Frey, James, and Nils Johnson-Shelton. Endgame : The Calling. First Edition., HarperCollins, an imprint of HarperCollinsPublishers, 2014. EBSCOhost, search.ebscohost.com/login.aspx?direct=true&site=eds-live&db=cat05595a&AN=fay.442525.
    • Chicago/Turabian: Humanities:
      Frey, James, and Nils Johnson-Shelton. Endgame : The Calling. First Edition. Endgame: [Bk. 1]. HarperCollins, an imprint of HarperCollinsPublishers, 2014. http://search.ebscohost.com/login.aspx?direct=true&site=eds-live&db=cat05595a&AN=fay.442525.
    • Vancouver/ICMJE:
      Frey J, Johnson-Shelton N. Endgame : the calling [Internet]. First Edition. HarperCollins, an imprint of HarperCollinsPublishers; 2014 [cited 2020 Apr 2]. (Endgame: [bk. 1]). Available from: http://search.ebscohost.com/login.aspx?direct=true&site=eds-live&db=cat05595a&AN=fay.442525

Reviews

Booklist Reviews 2014 September #2

Twelve young people between the ages of 13 and 19, each representing "the original lines of humanity," are fighting to win Endgame and secure the survival of their particular segment of the population. There can only be one winner; all other Players—and the peoples they represent—will be destroyed. The similarities to Suzanne Collins' Hunger Games trilogy are obvious, but Frey and Johnson-Shelton have created a unique dystopian adventure with anchors to the real world. Inspired by Kit Williams' picture book Masquerade (1979), which had readers searching for a real-life golden hare, the authors have created a global scavenger hunt, and the prize is $500,000 in gold coins. This "super puzzle," with connections to related social media and Internet clues, is sure to attract wide interest. But the story also stands on its own. The third-person narratives from the Players are clearly labeled with characters' names and locations, making the intricately plotted action easy to follow, and readers will easily be caught by the authors' gripping, often gory descriptions of young people confronting the fight for which they've trained all their lives. High-Demand Backstory: With massive promotion announcing a film adaptation, a spin-off online game, and, of course, the treasure hunt, this is set to become a phenomenon. Copyright 2014 Booklist Reviews.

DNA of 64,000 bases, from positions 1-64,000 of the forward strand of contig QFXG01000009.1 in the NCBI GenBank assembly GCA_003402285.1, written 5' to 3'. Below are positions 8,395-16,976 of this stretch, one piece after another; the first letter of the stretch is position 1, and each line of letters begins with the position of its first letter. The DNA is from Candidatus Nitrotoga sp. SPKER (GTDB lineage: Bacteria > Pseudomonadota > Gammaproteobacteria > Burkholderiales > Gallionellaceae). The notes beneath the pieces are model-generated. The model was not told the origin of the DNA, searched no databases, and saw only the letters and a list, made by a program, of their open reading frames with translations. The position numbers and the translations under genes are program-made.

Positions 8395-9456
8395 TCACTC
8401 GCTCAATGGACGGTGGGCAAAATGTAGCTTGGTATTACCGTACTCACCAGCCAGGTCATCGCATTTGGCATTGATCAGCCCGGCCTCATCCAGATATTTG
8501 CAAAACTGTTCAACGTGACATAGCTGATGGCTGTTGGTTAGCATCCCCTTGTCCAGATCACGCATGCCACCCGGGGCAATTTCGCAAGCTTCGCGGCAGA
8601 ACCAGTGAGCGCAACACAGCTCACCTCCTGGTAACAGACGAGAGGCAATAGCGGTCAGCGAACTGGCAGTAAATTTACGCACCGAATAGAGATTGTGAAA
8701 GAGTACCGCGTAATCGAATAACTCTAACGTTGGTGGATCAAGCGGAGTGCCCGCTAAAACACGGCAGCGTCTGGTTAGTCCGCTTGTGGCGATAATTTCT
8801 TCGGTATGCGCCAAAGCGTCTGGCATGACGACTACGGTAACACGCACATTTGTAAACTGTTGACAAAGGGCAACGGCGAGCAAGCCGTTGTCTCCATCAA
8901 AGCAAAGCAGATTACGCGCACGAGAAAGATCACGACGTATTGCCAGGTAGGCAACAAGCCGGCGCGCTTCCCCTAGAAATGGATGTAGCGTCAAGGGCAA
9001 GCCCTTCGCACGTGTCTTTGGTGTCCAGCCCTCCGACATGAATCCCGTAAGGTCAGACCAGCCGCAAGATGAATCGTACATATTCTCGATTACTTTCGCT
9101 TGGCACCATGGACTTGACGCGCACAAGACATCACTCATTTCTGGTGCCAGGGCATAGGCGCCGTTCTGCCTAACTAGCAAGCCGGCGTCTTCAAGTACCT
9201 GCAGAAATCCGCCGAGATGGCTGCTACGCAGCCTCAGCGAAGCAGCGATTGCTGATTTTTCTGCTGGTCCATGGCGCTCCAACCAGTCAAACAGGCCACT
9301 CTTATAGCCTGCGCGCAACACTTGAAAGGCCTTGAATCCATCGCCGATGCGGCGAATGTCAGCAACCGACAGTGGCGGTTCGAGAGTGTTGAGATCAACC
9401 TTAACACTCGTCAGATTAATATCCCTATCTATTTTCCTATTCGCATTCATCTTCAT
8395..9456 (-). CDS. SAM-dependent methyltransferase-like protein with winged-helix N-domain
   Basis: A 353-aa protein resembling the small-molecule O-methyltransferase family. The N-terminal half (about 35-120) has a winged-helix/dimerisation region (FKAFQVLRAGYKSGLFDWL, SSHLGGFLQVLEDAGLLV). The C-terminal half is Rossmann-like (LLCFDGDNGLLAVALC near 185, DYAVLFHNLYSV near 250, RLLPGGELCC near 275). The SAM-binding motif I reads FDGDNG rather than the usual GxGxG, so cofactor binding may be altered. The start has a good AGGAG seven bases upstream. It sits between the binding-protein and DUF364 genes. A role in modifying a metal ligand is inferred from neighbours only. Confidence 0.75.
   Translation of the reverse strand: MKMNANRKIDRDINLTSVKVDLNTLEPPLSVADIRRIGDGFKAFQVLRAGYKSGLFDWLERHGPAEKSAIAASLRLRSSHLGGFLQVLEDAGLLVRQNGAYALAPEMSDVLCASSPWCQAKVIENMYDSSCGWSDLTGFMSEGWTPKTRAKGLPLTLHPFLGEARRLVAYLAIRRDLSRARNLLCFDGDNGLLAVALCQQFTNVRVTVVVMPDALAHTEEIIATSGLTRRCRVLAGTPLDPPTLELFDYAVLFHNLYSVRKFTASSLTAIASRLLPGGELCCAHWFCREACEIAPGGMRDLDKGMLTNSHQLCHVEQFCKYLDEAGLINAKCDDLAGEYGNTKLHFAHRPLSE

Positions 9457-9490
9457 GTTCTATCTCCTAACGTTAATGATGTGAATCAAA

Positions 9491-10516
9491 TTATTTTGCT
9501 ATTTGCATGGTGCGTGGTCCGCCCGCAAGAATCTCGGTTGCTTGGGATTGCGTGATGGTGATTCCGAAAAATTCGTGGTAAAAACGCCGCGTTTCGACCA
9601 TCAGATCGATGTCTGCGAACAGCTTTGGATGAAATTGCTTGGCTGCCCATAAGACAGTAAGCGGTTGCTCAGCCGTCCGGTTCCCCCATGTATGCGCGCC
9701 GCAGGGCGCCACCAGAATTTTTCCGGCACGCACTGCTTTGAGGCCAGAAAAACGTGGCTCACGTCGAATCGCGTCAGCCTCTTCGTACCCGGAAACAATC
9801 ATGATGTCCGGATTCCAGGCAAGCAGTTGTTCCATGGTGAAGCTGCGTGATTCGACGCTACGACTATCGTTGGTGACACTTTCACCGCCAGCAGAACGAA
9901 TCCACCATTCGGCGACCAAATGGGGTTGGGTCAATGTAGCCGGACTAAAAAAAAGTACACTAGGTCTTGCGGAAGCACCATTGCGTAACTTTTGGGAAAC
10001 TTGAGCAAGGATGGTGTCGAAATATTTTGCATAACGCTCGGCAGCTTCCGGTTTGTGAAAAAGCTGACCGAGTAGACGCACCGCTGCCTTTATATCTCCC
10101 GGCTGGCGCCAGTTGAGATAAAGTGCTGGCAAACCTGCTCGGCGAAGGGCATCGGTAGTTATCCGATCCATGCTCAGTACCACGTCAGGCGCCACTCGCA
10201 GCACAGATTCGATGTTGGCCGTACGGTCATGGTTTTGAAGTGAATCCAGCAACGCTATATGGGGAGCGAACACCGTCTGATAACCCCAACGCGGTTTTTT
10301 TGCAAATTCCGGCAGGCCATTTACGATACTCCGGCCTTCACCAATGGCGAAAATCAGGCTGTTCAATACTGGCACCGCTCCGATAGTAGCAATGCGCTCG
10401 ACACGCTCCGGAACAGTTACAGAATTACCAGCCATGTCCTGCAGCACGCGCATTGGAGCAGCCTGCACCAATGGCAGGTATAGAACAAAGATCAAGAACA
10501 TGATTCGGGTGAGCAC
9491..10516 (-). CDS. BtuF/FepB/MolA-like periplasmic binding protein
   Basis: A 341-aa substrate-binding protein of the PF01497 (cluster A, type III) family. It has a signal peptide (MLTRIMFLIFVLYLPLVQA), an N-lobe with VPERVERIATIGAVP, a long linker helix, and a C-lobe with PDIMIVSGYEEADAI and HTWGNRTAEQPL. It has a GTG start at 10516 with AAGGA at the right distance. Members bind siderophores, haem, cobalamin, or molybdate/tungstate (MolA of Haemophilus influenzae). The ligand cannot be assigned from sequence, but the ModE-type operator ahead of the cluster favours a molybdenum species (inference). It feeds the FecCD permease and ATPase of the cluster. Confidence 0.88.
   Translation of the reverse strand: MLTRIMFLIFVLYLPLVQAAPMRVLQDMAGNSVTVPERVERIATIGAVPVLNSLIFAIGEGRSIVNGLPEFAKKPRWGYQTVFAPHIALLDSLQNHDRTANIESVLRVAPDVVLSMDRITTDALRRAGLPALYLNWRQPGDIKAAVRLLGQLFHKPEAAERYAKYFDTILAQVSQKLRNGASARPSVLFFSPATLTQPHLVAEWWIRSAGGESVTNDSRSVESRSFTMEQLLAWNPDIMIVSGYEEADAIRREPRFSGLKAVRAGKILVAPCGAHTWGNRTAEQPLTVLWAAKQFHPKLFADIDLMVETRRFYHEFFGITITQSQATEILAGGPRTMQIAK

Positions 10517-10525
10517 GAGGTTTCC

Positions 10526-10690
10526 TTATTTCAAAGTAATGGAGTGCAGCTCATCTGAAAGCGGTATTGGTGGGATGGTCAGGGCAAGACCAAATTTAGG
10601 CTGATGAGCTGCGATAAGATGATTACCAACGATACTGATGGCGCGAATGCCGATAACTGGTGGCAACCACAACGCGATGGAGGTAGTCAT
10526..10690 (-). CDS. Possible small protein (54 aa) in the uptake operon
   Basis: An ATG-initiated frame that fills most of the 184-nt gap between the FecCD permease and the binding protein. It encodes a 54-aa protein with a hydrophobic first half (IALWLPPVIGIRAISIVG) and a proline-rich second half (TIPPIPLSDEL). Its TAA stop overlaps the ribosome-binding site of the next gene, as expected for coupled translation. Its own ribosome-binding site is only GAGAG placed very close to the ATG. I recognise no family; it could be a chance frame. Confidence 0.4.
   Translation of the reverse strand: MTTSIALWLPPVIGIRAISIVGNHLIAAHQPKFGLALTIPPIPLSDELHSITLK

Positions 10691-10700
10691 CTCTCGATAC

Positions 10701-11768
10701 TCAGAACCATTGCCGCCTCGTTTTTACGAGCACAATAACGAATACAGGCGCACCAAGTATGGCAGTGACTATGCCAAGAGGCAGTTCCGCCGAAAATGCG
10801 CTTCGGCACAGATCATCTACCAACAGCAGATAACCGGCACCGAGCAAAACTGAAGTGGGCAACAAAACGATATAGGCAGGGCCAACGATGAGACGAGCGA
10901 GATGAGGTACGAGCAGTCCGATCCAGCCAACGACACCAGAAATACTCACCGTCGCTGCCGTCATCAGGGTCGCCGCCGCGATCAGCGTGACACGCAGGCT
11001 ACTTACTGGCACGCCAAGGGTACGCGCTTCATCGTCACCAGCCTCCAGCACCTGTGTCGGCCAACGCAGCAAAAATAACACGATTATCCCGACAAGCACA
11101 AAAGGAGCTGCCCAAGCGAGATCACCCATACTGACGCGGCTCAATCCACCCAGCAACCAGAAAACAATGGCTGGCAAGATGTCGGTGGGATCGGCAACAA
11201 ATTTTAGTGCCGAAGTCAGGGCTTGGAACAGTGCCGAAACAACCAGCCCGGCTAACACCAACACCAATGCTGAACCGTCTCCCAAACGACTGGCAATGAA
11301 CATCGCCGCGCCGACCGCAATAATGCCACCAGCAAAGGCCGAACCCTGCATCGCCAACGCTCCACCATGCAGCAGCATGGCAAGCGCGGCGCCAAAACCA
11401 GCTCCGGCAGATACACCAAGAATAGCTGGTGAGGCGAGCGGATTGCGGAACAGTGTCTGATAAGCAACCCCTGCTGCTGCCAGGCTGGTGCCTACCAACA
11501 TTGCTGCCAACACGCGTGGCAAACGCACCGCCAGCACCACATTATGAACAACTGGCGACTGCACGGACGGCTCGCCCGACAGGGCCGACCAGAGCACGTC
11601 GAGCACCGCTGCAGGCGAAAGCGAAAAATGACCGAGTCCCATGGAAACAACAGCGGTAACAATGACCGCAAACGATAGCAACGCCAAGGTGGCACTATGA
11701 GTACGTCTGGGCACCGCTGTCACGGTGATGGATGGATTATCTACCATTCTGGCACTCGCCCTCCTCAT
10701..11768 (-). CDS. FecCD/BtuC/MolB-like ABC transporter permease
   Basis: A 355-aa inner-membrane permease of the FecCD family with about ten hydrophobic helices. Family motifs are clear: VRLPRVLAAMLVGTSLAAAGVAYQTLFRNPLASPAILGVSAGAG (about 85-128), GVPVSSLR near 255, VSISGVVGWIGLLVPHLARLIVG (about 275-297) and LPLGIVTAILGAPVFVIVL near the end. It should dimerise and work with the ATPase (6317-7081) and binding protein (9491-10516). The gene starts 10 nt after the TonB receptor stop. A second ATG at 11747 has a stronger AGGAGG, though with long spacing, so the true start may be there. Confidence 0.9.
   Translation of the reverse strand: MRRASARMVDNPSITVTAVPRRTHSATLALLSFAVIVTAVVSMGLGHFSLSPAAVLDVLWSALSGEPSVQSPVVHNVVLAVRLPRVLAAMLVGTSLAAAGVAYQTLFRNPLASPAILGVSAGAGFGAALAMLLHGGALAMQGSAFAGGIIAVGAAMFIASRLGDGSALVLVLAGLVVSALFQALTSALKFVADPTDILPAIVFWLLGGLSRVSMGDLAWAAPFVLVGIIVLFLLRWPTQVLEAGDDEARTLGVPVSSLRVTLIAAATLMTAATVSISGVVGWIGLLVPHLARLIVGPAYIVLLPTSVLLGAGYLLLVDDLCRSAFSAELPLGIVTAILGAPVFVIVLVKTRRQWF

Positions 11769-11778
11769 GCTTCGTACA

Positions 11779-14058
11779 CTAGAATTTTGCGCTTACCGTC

Horn Book Guide Reviews 2015 Fall

In this bloated globe-trotting adventure linked to an online treasure hunt, twelve teenagers compete (unto death) to find three Keys. The "why" is mostly irrelevant, tied to a convoluted mythology to which the players unquestioningly subscribe. Puzzle hounds may enjoy pursuing the online clues, but the flat characters and jumpy plot ensure that anyone in it for the story should look elsewhere.

PW Reviews 2014 August #1

Frey and Johnson-Shelton open an ambitious trilogy, designed to play out over multiple media platforms, including mobile games. Ostensibly, it's about 12 teenage Players, each representing a different bloodline from which all humanity is descended, who have been called together by the arrival of a meteor that signals Endgame—the point at which they must find three keys that will allow only one line to survive an apocalyptic event. As they outwit and outfight one another, they solve riddles and clues designed to help them succeed in their tasks. In addition, readers who solve the enclosed puzzles can compete to locate a (real-life) hidden treasure of gold coins. The premise is engaging, in a Hunger Games–meets–National Treasure sort of way, and the diverse global cast is welcome, but the choppy, disjointed prose ("Nothing happens. The stars are out. They stare. Wait") quickly wears thin. The narrative shifts frequently among the overlarge cast, and it's too soon to tell what's signal and what's noise in the overabundance of details. Ages 14–up. Agent: Eric Simonoff and Simon Trewin, William Morris Endeavor; David Krintzman, Morris Yorn. (Oct.)

[Page ]. Copyright 2014 PWxyz LLC